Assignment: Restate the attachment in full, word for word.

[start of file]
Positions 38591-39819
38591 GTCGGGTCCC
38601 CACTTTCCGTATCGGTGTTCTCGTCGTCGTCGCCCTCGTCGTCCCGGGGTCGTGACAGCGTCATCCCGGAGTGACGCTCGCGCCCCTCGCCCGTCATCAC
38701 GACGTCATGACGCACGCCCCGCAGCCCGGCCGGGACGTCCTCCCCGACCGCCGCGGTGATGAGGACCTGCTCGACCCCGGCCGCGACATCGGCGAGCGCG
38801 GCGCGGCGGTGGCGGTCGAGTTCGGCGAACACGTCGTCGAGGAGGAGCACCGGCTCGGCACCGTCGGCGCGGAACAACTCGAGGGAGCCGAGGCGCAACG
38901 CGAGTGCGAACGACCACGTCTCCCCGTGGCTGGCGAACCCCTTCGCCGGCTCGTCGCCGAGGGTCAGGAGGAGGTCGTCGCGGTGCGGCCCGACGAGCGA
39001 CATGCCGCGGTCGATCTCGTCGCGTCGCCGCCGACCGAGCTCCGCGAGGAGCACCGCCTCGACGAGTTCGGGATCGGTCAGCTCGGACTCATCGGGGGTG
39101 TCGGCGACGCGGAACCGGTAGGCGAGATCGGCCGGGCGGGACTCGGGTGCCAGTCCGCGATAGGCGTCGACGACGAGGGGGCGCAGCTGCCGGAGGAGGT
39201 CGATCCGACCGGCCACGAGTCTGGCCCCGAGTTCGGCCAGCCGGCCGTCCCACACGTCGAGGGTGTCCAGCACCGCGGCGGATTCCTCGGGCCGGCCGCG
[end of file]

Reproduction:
Positions 38591-39819
38591 GTCGGGTCCC
38601 CACTTTCCGTATCGGTGTTCTCGTCGTCGTCGCCCTCGTCGTCCCGGGGTCGTGACAGCGTCATCCCGGAGTGACGCTCGCGCCCCTCGCCCGTCATCAC
38701 GACGTCATGACGCACGCCCCGCAGCCCGGCCGGGACGTCCTCCCCGACCGCCGCGGTGATGAGGACCTGCTCGACCCCGGCCGCGACATCGGCGAGCGCG
38801 GCGCGGCGGTGGCGGTCGAGTTCGGCGAACACGTCGTCGAGGAGGAGCACCGGCTCGGCACCGTCGGCGCGGAACAACTCGAGGGAGCCGAGGCGCAACG
38901 CGAGTGCGAACGACCACGTCTCCCCGTGGCTGGCGAACCCCTTCGCCGGCTCGTCGCCGAGGGTCAGGAGGAGGTCGTCGCGGTGCGGCCCGACGAGCGA
39001 CATGCCGCGGTCGATCTCGTCGCGTCGCCGCCGACCGAGCTCCGCGAGGAGCACCGCCTCGACGAGTTCGGGATCGGTCAGCTCGGACTCATCGGGGGTG
39101 TCGGCGACGCGGAACCGGTAGGCGAGATCGGCCGGGCGGGACTCGGGTGCCAGTCCGCGATAGGCGTCGACGACGAGGGGGCGCAGCTGCCGGAGGAGGT
39201 CGATCCGACCGGCCACGAGTCTGGCCCCGAGTTCGGCCAGCCGGCCGTCCCACACGTCGAGGGTGTCCAGCACCGCGGCGGATTCCTCGGGCCGGCCGCG